The Artemis Fund names new vice president of finance and operations

Adrienne Mangual has a background in finance and consulting. Photo courtesy of Artemis

The Artemis Fund, a venture capital firm that funds female-founded startups with technology solutions in fintech, e-commerce tech, and care-tech, has announced a new member of its leadership.

Adrienne Mangual is the new vice president of finance and operations at the firm, joining Artemis's co-founders and general partners, Stephanie Campbell, Leslie Goldman, and Diana Murakhovskaya, along with Austin-based Juliette Richert, a senior analyst.

Mangual received her MBA from Rice University in 2019 after working 15 years in finance roles at J.P. Morgan and Key Energy Services. Over the past few years, she's worked in consulting positions with startups and technology.

"This is an exciting time to join The Artemis Fund as the fund is growing and our reach is expanding and continuing to make an impact on female founders," Mangual tells InnovationMap. "I am looking forward to supporting existing and future female founders and working with Diana, Stephanie, and Leslie as part of the team making investment decisions for the fund."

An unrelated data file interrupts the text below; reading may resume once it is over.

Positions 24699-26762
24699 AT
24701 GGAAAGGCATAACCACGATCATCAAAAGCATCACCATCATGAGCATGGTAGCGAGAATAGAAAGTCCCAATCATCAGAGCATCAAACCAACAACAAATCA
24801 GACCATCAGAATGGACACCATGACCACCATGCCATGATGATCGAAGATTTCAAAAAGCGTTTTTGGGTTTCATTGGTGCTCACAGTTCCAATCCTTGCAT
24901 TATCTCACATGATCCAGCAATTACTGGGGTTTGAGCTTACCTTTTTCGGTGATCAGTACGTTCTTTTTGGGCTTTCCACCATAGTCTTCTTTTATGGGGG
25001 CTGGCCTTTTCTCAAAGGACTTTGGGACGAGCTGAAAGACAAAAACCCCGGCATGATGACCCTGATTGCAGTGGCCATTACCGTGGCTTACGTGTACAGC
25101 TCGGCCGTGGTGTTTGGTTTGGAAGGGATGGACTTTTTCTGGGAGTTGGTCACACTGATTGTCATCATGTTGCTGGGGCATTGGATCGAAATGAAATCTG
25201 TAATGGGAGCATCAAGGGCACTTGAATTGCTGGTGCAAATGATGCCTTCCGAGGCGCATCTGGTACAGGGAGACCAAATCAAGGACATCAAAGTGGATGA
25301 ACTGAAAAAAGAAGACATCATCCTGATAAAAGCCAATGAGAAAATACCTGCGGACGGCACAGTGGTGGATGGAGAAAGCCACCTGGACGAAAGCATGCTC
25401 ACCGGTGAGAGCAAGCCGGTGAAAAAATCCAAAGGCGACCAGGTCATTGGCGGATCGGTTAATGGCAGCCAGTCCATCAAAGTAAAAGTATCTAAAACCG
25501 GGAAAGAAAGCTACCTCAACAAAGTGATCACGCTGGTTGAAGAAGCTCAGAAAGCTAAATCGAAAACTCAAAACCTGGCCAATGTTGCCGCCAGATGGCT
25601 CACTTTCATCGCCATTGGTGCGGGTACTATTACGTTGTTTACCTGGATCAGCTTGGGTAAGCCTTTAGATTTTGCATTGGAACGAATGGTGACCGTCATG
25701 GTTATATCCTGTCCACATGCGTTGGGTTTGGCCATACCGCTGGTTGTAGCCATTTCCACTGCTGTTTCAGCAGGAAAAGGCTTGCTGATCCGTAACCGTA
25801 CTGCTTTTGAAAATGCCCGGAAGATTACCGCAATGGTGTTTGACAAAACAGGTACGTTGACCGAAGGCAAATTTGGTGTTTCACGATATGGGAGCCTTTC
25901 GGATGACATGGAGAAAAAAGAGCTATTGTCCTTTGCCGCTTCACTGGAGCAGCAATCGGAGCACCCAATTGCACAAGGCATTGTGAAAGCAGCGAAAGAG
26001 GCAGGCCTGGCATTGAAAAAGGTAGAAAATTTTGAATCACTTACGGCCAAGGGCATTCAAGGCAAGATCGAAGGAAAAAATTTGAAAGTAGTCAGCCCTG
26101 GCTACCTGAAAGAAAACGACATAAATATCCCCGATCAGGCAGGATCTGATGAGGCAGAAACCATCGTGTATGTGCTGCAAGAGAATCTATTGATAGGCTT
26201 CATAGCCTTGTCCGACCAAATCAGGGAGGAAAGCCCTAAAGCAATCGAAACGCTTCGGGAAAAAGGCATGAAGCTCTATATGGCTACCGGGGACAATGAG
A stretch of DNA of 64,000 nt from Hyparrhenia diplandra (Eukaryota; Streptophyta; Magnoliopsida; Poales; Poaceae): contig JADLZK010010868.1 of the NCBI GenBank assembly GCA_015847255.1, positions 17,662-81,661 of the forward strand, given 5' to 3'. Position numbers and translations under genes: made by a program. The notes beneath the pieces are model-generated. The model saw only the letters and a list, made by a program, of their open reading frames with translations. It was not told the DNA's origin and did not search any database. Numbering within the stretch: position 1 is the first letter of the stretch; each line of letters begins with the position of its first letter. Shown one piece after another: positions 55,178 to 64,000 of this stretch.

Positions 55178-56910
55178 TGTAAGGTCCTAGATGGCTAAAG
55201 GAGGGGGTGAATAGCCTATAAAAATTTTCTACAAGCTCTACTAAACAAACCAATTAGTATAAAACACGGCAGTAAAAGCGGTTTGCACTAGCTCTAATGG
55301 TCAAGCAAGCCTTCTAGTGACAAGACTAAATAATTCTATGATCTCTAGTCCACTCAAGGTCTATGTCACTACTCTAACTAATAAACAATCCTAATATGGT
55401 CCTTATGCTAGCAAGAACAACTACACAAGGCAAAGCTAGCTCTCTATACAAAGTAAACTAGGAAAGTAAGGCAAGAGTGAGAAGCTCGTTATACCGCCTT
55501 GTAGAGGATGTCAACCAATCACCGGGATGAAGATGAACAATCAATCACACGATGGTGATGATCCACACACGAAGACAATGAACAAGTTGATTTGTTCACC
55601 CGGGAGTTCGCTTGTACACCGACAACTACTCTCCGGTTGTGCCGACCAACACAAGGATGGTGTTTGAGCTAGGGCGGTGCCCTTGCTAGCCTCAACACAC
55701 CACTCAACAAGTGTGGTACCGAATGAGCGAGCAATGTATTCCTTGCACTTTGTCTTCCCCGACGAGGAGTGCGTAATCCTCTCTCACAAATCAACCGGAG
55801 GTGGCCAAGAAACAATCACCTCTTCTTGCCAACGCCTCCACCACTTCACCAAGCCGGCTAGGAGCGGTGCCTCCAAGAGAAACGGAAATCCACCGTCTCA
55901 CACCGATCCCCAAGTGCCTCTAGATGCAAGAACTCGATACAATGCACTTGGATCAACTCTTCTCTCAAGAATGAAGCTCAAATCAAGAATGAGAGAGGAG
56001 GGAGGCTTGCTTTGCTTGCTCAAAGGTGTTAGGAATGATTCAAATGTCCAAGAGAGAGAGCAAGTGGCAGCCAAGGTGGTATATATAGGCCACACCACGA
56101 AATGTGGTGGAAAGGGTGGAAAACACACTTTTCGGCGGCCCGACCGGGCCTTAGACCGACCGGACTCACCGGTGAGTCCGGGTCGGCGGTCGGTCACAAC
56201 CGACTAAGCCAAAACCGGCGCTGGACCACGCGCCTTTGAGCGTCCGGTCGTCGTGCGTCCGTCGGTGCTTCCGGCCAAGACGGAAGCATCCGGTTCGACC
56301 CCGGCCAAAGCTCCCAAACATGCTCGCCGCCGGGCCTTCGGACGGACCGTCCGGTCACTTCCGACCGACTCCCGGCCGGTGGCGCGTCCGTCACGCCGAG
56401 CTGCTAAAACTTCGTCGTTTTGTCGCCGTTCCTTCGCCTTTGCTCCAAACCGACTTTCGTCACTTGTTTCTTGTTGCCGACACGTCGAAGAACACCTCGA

FibroBiologics appoints scientific advisory board member

Former astronaut Kate Rubins, who's spent a total of 300 days in space, has joined the a Houston company's scientific advisory board. Photo courtesy of FibroBiologics

Houston-based clinical-stage therapeutics company FibroBiologics announced the appointment of Kathleen “Kate” Rubins, Ph.D., to its scientific advisory board. A microbiologist and NASA astronaut, Rubins has conducted medical research on earth at academic institutions as well as on board the International Space Station.

“We are honored to welcome Dr. Rubins to our SAB,” says Pete O’Heeron, CEO and chairman of FibroBiologics, in a news release. “She has distinguished herself in both terrestrial research at the Salk and Whitehead Institutes and through her ethereal work on the International Space Station.

"It’s rare to have such a unique perspective on microbiology," he continues. "Dr. Rubins joins a board of world-renowned scientists who will help to guide us as we advance fibroblast cell-based therapeutics through preclinical and clinical development. We are the only company focused on this unique opportunity in leveraging fibroblasts as treatments for chronic diseases and Dr. Rubins will be a key advisor in our pursuit to bring relief to the patients.”

In 2016, Rubins completed her first spaceflight on Expedition 48/49, where she became the first person to sequence DNA in space. Most recently, she served on the ISS as a flight engineer for Expedition 63/64. Across her two flights, she has spent a total of 300 days in space, the fourth most days in space by a U.S. female astronaut, according to the release.